Supporting an Innovation Nation

by Yasser El-Ansary, Chief Executive, Australian Investment Council

Australia is at an important crossroads when it comes to our status as an innovation nation.

The impact of the global COVID-19 pandemic across every sector of our economy has clearly been significant. And while there is no question that every business has been impacted in some way as a result of the pandemic, there is right now a unique opportunity for Australia to reimagine and reshape the national economy for the future – a future where our economy is recognised for being more innovative and more dynamic then we ever have been before.

Expanding the investment pipeline and continuing to support the transformative power of innovation and technology, must form the central pillars of a more dynamic and agile Australian economy over the years and decades ahead of us.

Australian jobs and industries rely on a steady flow of domestic and offshore capital to support investment into businesses across all sectors of the economy. Australia’s demand for capital continues to be greater than domestic supply, and as a result, the nation continues to be a net importer of capital. Private capital firms play a vitally important role in attracting both domestic and offshore investment capital into Australia, which ultimately flows into job-creating Australian businesses.

The private sector, working in partnership with the government, can be a powerful driver for new innovation and technology-based transformation across the economy. To achieve that outcome, we must use innovation policy to support early-stage businesses in realising their potential across all of the key sectors of our economy.

When we look at the latest available rankings of economic complexity, developed by Harvard University’s Center for International Development, they show that despite Australia’s high standard of living we still have much work to do to transition into a more knowledge-based, high value-adding economy. The Center’s Atlas of Economic Complexity [1] ranked Australia 87th globally – the lowest of all developed economies and lower than many developing countries. Since 1996, when Australia was ranked 57th globally for economic complexity, it has dropped 30 places. In their analysis, Harvard University concludes that “compared to a decade prior, Australia’s economy has become less complex, driven by a lack of diversification of exports.”

It is therefore important that the economic challenges that Australia faces are recognised and tackled through leadership in long-term and visionary policy reforms. Industry as a whole has a role to play in informing and engaging with all sides of politics on these challenges.

There is much work to be done to transition and advance our economy, because quite simply, we haven’t kept pace with the development in complexity and technological transformation of other countries. The Harvard data confirms that.

We must lift our economic productivity and competitiveness, and invest more in skills and talent. These long-term policy shifts will position Australia to capitalise on the next wave of economic growth that it within our grasp. Australia’s geographic position within Asia provides with a unique advantage and opportunity that other countries around the world would love to have.

Australia's other comparative advantages must be exploited to the greatest extent possible.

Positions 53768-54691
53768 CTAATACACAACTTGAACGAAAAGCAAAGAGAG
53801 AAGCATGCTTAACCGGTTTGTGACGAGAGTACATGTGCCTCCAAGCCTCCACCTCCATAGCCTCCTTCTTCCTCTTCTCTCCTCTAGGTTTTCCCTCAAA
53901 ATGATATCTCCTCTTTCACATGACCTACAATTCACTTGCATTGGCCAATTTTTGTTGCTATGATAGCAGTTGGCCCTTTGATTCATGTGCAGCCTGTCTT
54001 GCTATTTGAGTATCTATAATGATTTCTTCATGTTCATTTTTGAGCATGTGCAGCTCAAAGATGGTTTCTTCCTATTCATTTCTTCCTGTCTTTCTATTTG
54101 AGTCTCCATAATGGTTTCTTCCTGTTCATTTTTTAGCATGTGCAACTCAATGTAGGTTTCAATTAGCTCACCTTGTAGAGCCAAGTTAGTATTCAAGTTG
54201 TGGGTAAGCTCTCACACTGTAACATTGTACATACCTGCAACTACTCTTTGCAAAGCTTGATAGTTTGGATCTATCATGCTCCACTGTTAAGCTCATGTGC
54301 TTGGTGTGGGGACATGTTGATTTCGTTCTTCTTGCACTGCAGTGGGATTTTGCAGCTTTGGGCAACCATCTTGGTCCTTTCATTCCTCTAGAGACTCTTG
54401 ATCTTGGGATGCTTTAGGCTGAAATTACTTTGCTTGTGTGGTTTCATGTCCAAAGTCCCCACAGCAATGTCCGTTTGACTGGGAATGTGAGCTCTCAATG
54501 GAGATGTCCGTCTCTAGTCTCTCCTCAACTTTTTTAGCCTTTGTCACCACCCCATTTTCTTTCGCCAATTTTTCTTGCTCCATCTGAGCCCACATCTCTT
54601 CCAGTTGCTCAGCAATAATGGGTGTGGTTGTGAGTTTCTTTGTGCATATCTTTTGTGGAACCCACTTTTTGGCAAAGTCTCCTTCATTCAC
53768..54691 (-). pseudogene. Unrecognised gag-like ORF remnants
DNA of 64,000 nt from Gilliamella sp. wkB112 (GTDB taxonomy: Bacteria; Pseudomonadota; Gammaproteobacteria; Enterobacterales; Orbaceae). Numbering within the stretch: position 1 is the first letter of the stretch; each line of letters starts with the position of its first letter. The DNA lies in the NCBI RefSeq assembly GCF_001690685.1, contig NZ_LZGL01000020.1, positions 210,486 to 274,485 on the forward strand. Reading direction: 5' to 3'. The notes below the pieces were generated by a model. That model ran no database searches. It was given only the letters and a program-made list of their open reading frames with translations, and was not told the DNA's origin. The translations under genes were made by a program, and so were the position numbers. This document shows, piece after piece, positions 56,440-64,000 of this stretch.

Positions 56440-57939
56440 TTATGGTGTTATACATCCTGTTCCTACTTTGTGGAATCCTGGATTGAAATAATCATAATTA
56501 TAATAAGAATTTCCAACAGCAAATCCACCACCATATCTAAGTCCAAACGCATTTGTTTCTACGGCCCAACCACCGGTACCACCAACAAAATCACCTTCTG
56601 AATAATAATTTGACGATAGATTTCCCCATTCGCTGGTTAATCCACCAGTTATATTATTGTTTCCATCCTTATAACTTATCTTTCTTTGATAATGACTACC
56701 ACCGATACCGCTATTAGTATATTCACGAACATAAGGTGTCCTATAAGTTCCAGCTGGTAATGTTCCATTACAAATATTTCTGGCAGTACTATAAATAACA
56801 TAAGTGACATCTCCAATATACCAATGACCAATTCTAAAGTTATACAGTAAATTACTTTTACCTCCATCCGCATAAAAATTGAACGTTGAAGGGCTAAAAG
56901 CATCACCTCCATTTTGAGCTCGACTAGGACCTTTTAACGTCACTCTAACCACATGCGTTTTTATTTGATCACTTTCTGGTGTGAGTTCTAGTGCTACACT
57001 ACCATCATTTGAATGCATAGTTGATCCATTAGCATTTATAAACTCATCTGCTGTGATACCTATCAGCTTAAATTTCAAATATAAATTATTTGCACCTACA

Key policy recommendations that we believe support the case for broader economic reforms are outlined in the Australian Investment Council’s Roadmap to Recovery policy paper, released in June 2020. In our view, the three pillars of Australia’s future economic prosperity must be:

1. maximising the penetration and utilisation of technology as an enabler of economy-wide productivity growth and job creation;

2. going ‘narrow and deep’ in developing industries where Australia is, or could be, a world leader; and

3. supporting Australia’s entrepreneurs and fast-growth businesses to create Australia’s next generation of world leading businesses.

To realise the economic gains from the scaling-up phase of early stage businesses, it is imperative that initiatives are put into place now to support the ongoing investment needed to sustain and grow our innovation ecosystem.

Core policy solutions that will help grow the pool of capital available to support investment into Australian businesses and create employment opportunities for the future include:

1. Introducing a new public and private sector co-investment funds to support Australian entrepreneurs and Australian fast-growth businesses.

2. Filling skills and talent gaps in the short-term and building a training and education pipeline that will support Australia’s growth industries over the long-run.

3. Implementing meaningful reforms to lift the competitiveness of our taxation system and our capacity to attract inbound investment from offshore.

4. Investing in hard and soft infrastructure to support the growth profile of the economy over the next two decades – utilising technology as a core enabler for the future.

5. Fast-tracking the reduction of red tape and introducing greater efficiency to our regulatory environment.

The COVID-19 global pandemic has been catastrophic for communities and economies all over the world. But in the words of Churchill, ‘never let a good crisis go to waste’ – Australia must be brave in the face of adversity and prepare ourselves now for a future where knowledge and innovation are the new currencies of leadership.

[1] Harvard University Center for International Development Atlas of Economic Compexity September 2020